…and what to do when you have chronic bad breath

What is halitosis? If you have chronic bad breath, you probably already know this technical term. Halitosis, commonly known as chronic bad breath, can’t be solved with mints, gum, or even a good brushing. Different from standard “morning breath,” or the bad breath you get after eating certain foods, halitosis lasts for an extended amount of time and can indicate a more serious health condition. At La Mesa Hills Dentistry, our goal is to provide our patients with resources and information, so you can make the best choices for you and your family. Read on to learn more about what halitosis is, what the symptoms and causes are, and what you can do to deal with it. Questions? Give us a call at (619) 469-2902 anytime!

Halitosis, also known as chronic bad breath, is an oral health condition in which the main symptom is bad smelling breath. Different from acute bad breath, halitosis remains for an extended period of time. Halitosis is not easily alleviated, and is persistent despite the use of mints, gum, or thorough brushing. 

Halitosis may be caused by many different causes, including:

  • Smoking and tobacco: One of the primary causes of halitosis is tobacco use. Tobacco products cause a multitude of problems for your body, including your mouth. Tobacco products leave an odor on your breath, and further contribute to bad breath by drying out your mouth. Smokers are also more likely to develop gum disease, which can also result in halitosis. 
  • Dry mouth: If your mouth is not producing enough saliva, halitosis may result. Saliva is critically important to your oral health; it rinses and removes remaining food from your mouth, and neutralizes the acid that forms in your mouth as food breaks down. When your mouth is too dry for saliva to perform this function, the result can be bad breath. Causes of dry mouth include: certain medications, certain medical conditions, alcohol use, tobacco use, and excessive caffeine. 
  • Health conditions such as mouth, nose and throat infections: Nose, sinus and throat issues can lead to a post nasal drip, which can contribute to bad breath. Bacteria feeds on the mucus your body produces when it’s battling something like a sinus infection, creating an unpleasant taste and a bad odor in your mouth.
  • Other chronic health conditions: While most commonly associated with oral health conditions, halitosis may also be a sign of other chronic health conditions, including: gastric reflux, diabetes, bronchitis, gastrointestinal disorders, liver disease, or kidney disease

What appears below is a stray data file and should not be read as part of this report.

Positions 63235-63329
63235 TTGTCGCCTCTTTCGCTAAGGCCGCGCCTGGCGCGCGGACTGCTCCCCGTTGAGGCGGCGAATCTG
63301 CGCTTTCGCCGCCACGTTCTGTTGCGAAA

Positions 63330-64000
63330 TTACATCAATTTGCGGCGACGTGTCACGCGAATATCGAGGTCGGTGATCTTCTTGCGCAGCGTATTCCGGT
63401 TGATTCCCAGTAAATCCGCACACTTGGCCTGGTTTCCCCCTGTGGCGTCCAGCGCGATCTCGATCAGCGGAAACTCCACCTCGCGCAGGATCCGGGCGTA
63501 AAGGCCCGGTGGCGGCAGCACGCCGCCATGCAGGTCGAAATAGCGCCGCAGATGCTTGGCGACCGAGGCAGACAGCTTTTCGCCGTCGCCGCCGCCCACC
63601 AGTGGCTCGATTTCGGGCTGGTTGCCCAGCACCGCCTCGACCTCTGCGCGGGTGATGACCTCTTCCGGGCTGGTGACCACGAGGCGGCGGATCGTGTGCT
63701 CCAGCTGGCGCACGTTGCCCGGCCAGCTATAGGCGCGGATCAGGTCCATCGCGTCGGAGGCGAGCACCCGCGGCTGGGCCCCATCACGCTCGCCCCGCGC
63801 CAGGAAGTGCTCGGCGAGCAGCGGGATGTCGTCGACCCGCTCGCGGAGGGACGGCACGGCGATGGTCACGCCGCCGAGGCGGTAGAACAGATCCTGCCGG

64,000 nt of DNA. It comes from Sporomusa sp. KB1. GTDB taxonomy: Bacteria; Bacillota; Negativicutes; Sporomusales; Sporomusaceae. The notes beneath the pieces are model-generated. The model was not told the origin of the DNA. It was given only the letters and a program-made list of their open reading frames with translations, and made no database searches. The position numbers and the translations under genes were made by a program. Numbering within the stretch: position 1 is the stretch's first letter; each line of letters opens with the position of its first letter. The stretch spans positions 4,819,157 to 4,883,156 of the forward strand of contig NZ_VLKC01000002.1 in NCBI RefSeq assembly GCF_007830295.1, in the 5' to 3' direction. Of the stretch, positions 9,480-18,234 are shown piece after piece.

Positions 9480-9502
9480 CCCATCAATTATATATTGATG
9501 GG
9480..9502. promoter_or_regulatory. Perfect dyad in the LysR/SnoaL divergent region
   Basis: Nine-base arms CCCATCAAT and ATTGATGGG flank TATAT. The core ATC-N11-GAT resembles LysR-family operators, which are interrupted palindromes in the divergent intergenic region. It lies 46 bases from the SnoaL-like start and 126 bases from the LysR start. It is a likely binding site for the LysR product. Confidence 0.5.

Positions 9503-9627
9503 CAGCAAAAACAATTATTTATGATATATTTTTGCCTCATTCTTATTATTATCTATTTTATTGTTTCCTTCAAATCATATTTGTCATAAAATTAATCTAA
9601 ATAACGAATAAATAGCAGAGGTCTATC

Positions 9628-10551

• Poor oral health care or other dental issues: Halitosis can result from the absence of a good daily oral healthcare routine. When you don’t brush your teeth  and floss correctly and regularly, food can remain in the mouth, becoming a breeding ground for bacteria. Cavities can form and deeper pockets from the onset of gum disease can give bacteria places to hide in your mouth, causing an unpleasant odor and taste in the mouth.

If you have halitosis, the first step is to examine your oral healthcare routine. Make sure your daily oral care routine includes twice-daily tooth brushing and daily proper flossing with quality dental care products, such as ones with the ADA seal of approval on their packaging. Most bad breath bacteria live on the tongue, so be sure to brush your tongue, inside of your cheeks, and the roof of your mouth. If you have dentures, take them out at night and clean them completely before putting them back in your mouth. 

Some other tips for managing your halitosis include drinking plenty of water, which can cut down on many of the conditions that lead to chronic bad breath, and chewing sugar-free gum, which can increase beneficial saliva production, helping to keep the mouth from becoming too dry. Cutting back on caffeine can also help increase saliva, and eating healthy foods that require plenty of chewing – such as apples and carrots – can help boost saliva production as well. 

If you follow the tips above and are still experiencing chronic bad breath, it may be a good idea to schedule a visit with your General Practitioner. While halitosis is most often associated with conditions in the mouth, it can also be a sign of other chronic health conditions. A thorough check-up can help to rule out any other health conditions that may be contributing to your halitosis.

If you are experiencing persistent bad breath, the team at La Mesa Hills Dentistry is here to help! Our team of dental care professionals will work closely with you to identify the cause(s) of your bad breath and help you develop ways to address it. With a proper cleaning and exam, we can identify any oral health problems and advise you on next steps, including what types of dental products to use and potential treatment plans to address cavities or gum disease. Give us a call at (619) 469-2902 , or contact us here to set up your next appointment. At La Mesa Hills Dentistry of La Mesa, California, we are here to be your partners in oral health. Book your next appointment today!